My sister in Louisiana called a couple of weeks or so ago, laughing about her carrots. She had planted the seeds back in September when she was supposed to. Then, she had pulled a couple up in early December, and at the time the roots were still spindly and pale. After Christmas, she still couldn’t see anything but green above-ground, but she pulled another one up, just to check.
It had definitely grown; in cross section, it was shaped just about like a wedge of pie. The carrot was three inches at its widest diameter and only seven inches in length. The shape is what made her laugh, but, as a bonus, the carrot was sweet, with good carrot flavor. The leaves smelled carrot-y, too, making the plant a complete carrot experience.
The other carrots she has harvested from her garden since then have all been similar.
When choosing the seeds, she bought whatever was available in bulk at a local store. The stores that carry bulk seed, for gardeners to measure out themselves, (usually a “feed & seed” store) typically carry seeds that will work well in their area, making it hard for a beginner to choose poorly.
The variety my sister’s store happened to have was Danvers, which, according to Wikipedia
“has a conical shape, having well-defined shoulders and tapering to a point at the tip. They are somewhat shorter than Imperator cultivars, but more tolerant of heavy soil. Danvers cultivars are often puréed as baby food. They were developed in 1871 in Danvers, Ma.”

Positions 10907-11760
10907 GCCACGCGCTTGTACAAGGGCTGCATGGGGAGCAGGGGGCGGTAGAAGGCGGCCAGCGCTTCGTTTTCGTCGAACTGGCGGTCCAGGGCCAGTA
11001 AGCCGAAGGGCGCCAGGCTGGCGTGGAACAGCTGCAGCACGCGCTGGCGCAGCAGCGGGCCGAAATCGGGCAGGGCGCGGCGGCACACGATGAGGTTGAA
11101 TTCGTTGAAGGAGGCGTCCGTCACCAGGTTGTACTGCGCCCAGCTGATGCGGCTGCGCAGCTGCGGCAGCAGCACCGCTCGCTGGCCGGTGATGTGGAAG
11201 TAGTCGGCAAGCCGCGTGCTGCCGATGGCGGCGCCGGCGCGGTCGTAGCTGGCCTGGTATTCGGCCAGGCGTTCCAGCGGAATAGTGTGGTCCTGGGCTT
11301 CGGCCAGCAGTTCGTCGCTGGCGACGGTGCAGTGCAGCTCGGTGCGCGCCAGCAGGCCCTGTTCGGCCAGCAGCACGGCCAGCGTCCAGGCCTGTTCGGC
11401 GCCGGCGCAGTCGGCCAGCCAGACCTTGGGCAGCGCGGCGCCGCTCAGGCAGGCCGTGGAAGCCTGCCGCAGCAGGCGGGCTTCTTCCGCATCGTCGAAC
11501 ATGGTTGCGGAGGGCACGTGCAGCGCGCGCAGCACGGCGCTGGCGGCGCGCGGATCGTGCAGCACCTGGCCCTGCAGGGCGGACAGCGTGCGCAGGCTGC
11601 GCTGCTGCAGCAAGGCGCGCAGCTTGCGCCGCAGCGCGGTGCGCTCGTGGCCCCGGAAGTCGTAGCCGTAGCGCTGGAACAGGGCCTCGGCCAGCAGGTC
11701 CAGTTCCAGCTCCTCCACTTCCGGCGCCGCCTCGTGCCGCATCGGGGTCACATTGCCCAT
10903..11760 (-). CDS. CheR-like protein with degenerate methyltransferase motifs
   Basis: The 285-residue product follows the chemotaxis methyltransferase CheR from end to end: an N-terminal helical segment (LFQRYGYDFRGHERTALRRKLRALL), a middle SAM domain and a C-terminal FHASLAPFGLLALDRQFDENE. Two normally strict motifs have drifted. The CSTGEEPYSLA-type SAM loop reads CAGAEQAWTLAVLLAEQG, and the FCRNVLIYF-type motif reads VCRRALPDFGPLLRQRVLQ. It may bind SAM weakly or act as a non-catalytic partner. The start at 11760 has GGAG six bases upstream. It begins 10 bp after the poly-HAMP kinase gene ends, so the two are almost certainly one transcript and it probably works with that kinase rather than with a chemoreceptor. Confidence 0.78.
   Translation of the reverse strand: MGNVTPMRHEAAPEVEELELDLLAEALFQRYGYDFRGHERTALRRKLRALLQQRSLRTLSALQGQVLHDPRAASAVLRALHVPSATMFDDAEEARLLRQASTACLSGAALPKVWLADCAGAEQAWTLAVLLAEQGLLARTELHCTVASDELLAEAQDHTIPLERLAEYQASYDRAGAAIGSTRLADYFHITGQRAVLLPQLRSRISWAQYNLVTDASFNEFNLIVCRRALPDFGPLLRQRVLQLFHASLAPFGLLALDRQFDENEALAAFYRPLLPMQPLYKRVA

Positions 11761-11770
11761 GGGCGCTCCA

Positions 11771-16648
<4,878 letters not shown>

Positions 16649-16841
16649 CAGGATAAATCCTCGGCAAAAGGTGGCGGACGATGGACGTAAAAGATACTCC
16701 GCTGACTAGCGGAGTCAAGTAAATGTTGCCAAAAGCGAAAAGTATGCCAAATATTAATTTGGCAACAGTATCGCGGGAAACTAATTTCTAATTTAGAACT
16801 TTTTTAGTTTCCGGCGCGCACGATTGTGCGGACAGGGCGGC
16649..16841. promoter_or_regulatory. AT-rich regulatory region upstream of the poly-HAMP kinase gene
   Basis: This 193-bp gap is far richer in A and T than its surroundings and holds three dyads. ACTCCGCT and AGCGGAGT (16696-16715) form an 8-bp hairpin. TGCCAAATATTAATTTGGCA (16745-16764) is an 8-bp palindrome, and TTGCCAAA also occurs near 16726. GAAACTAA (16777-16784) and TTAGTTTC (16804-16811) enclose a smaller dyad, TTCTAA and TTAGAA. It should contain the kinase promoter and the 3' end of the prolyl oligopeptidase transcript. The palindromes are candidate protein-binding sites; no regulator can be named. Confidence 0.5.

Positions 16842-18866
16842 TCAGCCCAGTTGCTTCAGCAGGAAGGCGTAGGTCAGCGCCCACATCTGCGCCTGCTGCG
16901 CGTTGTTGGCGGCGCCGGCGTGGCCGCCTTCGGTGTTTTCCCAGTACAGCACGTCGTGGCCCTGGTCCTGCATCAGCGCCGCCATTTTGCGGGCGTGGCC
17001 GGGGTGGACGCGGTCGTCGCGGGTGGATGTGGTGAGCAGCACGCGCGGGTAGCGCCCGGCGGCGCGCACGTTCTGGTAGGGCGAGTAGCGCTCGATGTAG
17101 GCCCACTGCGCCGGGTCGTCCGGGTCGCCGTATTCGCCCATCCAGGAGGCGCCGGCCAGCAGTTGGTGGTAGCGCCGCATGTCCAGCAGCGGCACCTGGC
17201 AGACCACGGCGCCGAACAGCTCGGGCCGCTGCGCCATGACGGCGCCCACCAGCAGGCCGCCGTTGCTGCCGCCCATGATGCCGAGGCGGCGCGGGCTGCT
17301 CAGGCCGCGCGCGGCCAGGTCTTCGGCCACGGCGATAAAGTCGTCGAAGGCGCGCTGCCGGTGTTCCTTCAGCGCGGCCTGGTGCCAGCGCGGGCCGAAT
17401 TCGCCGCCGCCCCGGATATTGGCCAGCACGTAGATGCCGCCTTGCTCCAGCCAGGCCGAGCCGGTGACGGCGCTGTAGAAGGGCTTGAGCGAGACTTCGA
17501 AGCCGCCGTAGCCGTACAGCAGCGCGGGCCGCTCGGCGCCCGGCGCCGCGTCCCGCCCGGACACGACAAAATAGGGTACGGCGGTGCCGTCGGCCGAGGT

My sister’s yard definitely has heavy soil, but she built some raised beds to keep her plants up out of the worst of it.
She has been pulling the carrots “as needed” for meals, and they have all been tasty and not tough (the way root vegetables can get as they age).
She will plant them further apart next year, maybe six inches apart; she planted these about 4 inches apart which, for most carrots, would have been a fine spacing, but these carrots needed more room.
The carrots I grew in 2009, Little Finger and Jaune du Doubs, both did very well in spring, but fizzled in the fall, so I have ordered different fall carrots for 2010. If I were very smart, I would just buy a packet of Danvers, since they did so well for my sister, but I do not always do the smart thing.
Instead, I have ordered a packet of Oxheart, which should be shaped a lot like my sister’s carrots and are advertised as doing well in the fall garden, and a packet of Nantes, which I have grown before with good success.
One potential problem with the Nantes variety is that some strains do better in spring and some in fall. I am not sure which category my packet belongs in, so they will be a bit of a gamble. However, I would likely lose more money gambling with actual cash in Vegas than in my yard with a packet of carrot seeds.